Hundreds of fake news websites and NGOs linked to Indian entities were used to spread propaganda against Pakistan internationally.

For years Pakistan has accused its archrival India of engaging in hybrid warfare which relies on a disinformation campaign to undermine Islamabad at international forums. Now it seems much of that is true. 

The EU DisinfoLab has uncovered a network of NGOs and fake media organisations linked to India that for more than a decade have been engaged in anti-Pakistan propaganda. 

"It is the largest network we have exposed," Alexandre Alaphilippe, executive director of EU DisinfoLab told the BBC after the report “Indian Chronicles” was published on Wednesday. 

Brussels-based DisinfoLab is a European NGO which aims to check the disinformation targeting the European Union, its parliamentarians and policies.

In a sophisticated operation, much of which has been linked to the New Delhi-based Srivastava Group, hundreds of fake media outlets, long-dead organisations and stolen identities were used to paint Pakistan in a negative light in the EU and elsewhere, the report says. 

While DisinfoLab says it has not found any connection between this campaign and the Indian state, Pakistan’s foreign office came out with a strong statement.

“India not only spread disinformation but abused international institutions in its desire to malign Pakistan,” it said. 

The revelations could deepen tension further between the two neighbours who have fought three wars and have come close to another full blown conflict last year.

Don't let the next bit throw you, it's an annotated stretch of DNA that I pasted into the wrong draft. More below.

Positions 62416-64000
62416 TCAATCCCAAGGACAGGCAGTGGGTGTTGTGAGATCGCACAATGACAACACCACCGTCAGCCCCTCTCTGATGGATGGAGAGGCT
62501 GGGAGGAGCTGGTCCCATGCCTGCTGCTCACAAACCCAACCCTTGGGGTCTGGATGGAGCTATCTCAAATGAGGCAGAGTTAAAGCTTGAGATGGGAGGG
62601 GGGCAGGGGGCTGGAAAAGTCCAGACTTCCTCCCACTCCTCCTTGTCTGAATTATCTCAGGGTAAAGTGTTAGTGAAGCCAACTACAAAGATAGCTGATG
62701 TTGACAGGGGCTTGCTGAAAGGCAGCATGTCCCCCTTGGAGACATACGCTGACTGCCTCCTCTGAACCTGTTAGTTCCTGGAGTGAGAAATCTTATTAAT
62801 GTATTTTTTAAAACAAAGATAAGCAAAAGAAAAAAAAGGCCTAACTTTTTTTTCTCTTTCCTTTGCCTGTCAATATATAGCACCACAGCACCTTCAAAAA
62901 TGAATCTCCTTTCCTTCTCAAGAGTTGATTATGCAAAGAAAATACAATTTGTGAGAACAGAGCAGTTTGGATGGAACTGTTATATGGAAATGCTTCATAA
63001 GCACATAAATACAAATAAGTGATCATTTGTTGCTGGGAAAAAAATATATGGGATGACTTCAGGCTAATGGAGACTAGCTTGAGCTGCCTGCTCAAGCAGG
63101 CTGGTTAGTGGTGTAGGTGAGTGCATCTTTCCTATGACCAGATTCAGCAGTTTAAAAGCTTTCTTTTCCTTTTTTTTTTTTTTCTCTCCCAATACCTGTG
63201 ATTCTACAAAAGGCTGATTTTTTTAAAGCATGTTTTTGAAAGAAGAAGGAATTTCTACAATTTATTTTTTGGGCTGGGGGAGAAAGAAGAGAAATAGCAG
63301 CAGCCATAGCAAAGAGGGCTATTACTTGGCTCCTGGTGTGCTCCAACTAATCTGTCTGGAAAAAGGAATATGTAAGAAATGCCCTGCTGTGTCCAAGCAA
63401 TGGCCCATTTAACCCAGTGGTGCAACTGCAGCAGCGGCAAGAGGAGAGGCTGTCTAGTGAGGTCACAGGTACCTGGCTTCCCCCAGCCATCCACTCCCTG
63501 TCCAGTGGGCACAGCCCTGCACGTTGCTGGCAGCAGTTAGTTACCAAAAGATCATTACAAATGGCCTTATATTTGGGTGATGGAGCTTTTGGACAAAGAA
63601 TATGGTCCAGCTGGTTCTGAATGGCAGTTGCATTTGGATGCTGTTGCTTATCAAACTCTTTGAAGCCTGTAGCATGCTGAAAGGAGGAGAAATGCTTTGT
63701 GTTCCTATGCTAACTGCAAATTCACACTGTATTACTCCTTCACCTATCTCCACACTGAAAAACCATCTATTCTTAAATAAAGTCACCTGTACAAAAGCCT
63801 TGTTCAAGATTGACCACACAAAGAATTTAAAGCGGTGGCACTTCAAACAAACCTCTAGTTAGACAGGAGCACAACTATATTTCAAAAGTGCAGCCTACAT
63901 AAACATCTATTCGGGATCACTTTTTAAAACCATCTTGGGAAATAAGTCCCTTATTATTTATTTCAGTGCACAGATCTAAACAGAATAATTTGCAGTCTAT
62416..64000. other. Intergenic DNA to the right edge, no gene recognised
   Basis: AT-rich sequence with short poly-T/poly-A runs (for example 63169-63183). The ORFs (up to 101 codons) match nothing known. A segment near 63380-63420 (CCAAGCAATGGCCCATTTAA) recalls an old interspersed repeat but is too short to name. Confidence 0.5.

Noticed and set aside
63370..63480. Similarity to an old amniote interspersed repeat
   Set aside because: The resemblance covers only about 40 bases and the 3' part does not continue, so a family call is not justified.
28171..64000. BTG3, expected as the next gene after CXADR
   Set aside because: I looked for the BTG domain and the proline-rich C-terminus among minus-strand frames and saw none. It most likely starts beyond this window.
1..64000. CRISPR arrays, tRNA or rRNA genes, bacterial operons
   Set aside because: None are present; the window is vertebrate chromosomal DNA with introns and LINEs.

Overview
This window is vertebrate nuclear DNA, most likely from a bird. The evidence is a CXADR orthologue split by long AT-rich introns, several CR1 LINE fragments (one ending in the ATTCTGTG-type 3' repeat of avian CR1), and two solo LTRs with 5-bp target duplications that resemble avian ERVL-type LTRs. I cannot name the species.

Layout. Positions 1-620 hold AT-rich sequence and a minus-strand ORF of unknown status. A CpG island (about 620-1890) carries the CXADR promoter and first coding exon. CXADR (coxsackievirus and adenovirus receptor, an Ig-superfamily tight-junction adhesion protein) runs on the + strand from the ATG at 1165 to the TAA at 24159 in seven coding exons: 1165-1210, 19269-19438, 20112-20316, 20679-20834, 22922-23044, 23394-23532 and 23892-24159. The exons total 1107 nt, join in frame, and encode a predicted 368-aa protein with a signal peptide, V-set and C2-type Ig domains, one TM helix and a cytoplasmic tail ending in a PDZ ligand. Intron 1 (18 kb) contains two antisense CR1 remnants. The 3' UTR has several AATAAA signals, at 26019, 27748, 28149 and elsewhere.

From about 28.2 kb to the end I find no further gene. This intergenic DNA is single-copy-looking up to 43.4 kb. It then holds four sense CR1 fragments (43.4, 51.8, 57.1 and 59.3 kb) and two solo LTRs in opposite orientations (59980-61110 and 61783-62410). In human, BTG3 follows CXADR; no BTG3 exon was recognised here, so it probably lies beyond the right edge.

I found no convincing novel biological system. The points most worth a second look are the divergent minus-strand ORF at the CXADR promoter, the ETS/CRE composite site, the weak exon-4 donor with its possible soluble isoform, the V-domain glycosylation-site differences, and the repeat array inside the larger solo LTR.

Resurrected to deceive 

The DisinfoLab investigation found that at least ten long-defunct NGOs and industry-related organisations were resurrected and used to lobby diplomats at international forums, especially the UN Human Rights Council (UNHRC). 

For instance, the Commission to Study the Organisation of Peace  (CDOP), an NGO that became inactive in the 1970s, was reactivated in the mid-2000s to organise events on the sidelines of UN sessions and send representatives to panel discussions. 

Its origin has been linked to Srivastava Group. 

What will worry many in Islamabad is that the NGOs in question are UN accredited, something which makes them appear legitimate. 

The groups are also responsible for putting up “Free Balochistan” posters across Geneva in 2017. Pakistan’s restive Balochistan province is facing an insurgency, and India often highlights the human rights violations there to deviate attention from its own atrocities in Kashmir. 

The International Club for Peace Research (ICPR), another dormant NGO that focuses on Africa, was resurrected in 2009 when it started to appear at the UNHRC sessions where Pakistan was targeted. 

It was this so-called NGO which in 2012 issued a press release, distributed by Indian news agency DNA, demanding “enquiry into genocide in Bangladesh by Pakistani Army.” 

“The (ICPR) website refers to promoting peace and to Mother Teresa in its “about us” section, lists past events and meetings related to peace and human rights in Africa, but its “news”, “pictures” and “demonstrations” sections are entirely about human rights in Pakistan,” DisinfoLab says.